Painting ice cream cones like painting chocolate is "no piece of cake". First of all the logistics of getting this threesome home in decent shape was a challenge. But I improvised a Dunkin' Donuts coffee holder that worked fine. My biggest problem, aside from dripped-on toes, was finding a way to place these 3 in the freezer so they would stand upright. They kept resisting and toppling over. Why they don't care to sit in a freezer on a hot day I can't figure out...
These cones are NOT New York's finest.
There is a Cold Stone Creamery in Astoria, but they don't open till noon. I had to get what was in the neighborhood and there's no Il Laboratorio del Gelato or Brooklyn Ice Cream Factory or The Chinatown Ice Cream factory or Ciao Bella or Cones out here.

EAT-IT-ALL, watercolor, 7 x 9 1/2"

My NY critic says I leave too much white paper around the subject creating islands that don't relate to the outer edges of the paper.
Sardi, who teaches photography at S.V.A., says food shots have to be anal -> everything MUST be PERFECT!! No crumbs much less tons of drips.
Pam, from watercolor class, says I should crop in more. Lauralines paints her still lifes from a "bird's eye view". I have yet to try this...so this is a work in progress and my 1st ice cream paintings.

Too bad my food stylist is out of town..only kidding.
These guys did this all on their own with no help from me.
Natch I HAD to eat them after that...

Tuesday, July 25, 2006

MITSUWA Glacée

I'm sticking with ice cream until the weather cools. I got this green tea ice cream at the Mitsuwa Marketplace in Edgewater NJ. It's made by Ito-en and they don't make it available anywhere else. This is criminal! Because it's amazingly refreshing and delicate - not too sweet either. The only bad thing was I had to share it...next time I'll get my own. www.itoen.com/

Monday, July 24, 2006

Paris Crème Glacée

I took this in St. Jean de Luz before grabbing a delicious cone there.Then this morning France2.fr daily email arrived with a similar big cone sitting on the Place Tour Eiffel plastered across the front.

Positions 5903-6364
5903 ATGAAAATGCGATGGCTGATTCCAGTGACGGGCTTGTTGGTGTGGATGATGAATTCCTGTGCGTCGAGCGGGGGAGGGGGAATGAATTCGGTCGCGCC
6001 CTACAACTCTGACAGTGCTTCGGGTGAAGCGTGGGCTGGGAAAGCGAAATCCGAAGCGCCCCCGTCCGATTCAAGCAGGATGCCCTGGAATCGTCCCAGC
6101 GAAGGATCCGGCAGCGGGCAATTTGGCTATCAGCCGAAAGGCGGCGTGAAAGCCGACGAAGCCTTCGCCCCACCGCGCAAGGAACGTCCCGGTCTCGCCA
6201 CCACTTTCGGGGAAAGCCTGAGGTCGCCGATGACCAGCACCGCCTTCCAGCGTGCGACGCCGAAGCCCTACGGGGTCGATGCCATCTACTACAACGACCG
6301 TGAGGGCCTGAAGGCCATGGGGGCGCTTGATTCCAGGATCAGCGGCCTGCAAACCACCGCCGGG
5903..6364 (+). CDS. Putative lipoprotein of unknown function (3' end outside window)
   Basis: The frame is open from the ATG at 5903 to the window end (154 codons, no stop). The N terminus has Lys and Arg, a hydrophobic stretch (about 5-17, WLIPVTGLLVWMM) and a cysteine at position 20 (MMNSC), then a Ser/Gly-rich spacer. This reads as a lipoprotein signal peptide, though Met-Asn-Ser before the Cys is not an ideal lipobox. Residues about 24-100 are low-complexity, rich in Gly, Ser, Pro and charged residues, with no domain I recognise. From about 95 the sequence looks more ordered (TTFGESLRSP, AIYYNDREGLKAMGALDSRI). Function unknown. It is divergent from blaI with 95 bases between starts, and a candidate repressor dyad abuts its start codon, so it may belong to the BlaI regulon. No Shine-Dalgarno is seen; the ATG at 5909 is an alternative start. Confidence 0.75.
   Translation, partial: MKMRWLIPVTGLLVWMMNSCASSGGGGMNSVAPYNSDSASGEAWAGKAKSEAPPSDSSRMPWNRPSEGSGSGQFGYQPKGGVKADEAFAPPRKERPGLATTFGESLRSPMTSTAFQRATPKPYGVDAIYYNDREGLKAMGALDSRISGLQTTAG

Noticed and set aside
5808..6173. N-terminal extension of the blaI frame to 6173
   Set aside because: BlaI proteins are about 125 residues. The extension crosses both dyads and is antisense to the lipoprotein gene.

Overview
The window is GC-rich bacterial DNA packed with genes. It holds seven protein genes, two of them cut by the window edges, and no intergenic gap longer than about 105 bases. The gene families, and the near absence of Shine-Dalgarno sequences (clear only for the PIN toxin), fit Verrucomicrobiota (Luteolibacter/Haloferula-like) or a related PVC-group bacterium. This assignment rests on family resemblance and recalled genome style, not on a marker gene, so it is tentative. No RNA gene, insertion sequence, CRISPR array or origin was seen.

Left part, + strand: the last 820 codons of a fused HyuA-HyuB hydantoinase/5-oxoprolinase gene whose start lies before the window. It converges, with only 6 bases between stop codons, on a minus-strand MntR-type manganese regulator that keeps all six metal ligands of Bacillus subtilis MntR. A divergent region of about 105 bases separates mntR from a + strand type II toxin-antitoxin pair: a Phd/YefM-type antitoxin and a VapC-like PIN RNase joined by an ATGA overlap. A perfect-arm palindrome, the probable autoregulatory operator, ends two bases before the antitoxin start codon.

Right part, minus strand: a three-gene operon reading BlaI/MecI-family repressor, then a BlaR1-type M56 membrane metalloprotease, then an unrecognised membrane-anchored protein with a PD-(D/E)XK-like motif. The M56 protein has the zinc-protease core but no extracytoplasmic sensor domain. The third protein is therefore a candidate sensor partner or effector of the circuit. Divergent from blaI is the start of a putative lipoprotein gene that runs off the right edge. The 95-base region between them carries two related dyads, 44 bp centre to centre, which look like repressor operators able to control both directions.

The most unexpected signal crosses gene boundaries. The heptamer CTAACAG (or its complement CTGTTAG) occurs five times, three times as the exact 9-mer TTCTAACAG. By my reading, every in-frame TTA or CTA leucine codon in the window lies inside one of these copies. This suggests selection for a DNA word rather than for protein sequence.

Irresistable! and titled, Glaces: une grande envie de fraîcheur - L'EAU A LA BOUCHE (mouth watering...?) I'm ready to think about ice cream and nothing else for the moment - a bit of relief from the current bad news and heat wave / la canicule.
There are 9 ice cream articles here + a good list of 13 Paris addresses, links to their web sites, and lots of simple recipes like adding fruit or crushed nuts to a good softened ice cream or making fruity popsicles. You can easily translate the articles by clicking on this link [
Translate this page ]
Down the street from my 6ème studio was Amorino at #4 rue Vavin. It's one of a chain of 7 Paris gelato shops. Of course I went there my 1st day in Paris. You could stop in at chocolatier, Jean-Paul Hévin (who has take-away lunch items like salmon quiche + a chocolate bar etc) at #3 rue Vavin. Then get your cone at Amorino and head for the Luco (Jardin du Luxembourg) a few steps away for a picnique.
The Amorino gelato servers are Italian as are the terms and flavor names used here - To get you into the proper frame of mind...
It wouldn't hurt to bone up a bit on French flavors. They can be more exotic than straight vanilla, strawberry or chocolate chip though you will find the classiques too.
Here are some examples and get out your dictionaires:
Thé Earl grey, pomme verte, thym citron, mûres de framboisier, litchee, thé vert matcha, Noisette praliné, Café pamplemousse, Cannelle, pêche de vigne, violette,caramel au beurre salé, macaron pistache, l'armagnac-pruneaux, After Eight, safran,fleur de rose, tomate, avocat-guacamole, betterave, citron-romarin et citron-basilic.
And that doesn't include the endless fruit sorbet flavors. These always taste more intense to me over in France. I'll never forget a certain Pomme Grannie Smith sorbet I had at Brasserie Flo once...
Goyave, fraise et citron vert, Cassis, melon, pêche, abricot en juillet, framboise, cassis, myrtille en août, orange sanguine, ananas aux six épices, rhubarbe, mangue etc...
"Ice cream colors" describes colors that tend to be pastelly. They're called tints because they're made by adding white to pure color. Or with watercolor by adding lots of water to dilute the color to a thin wash.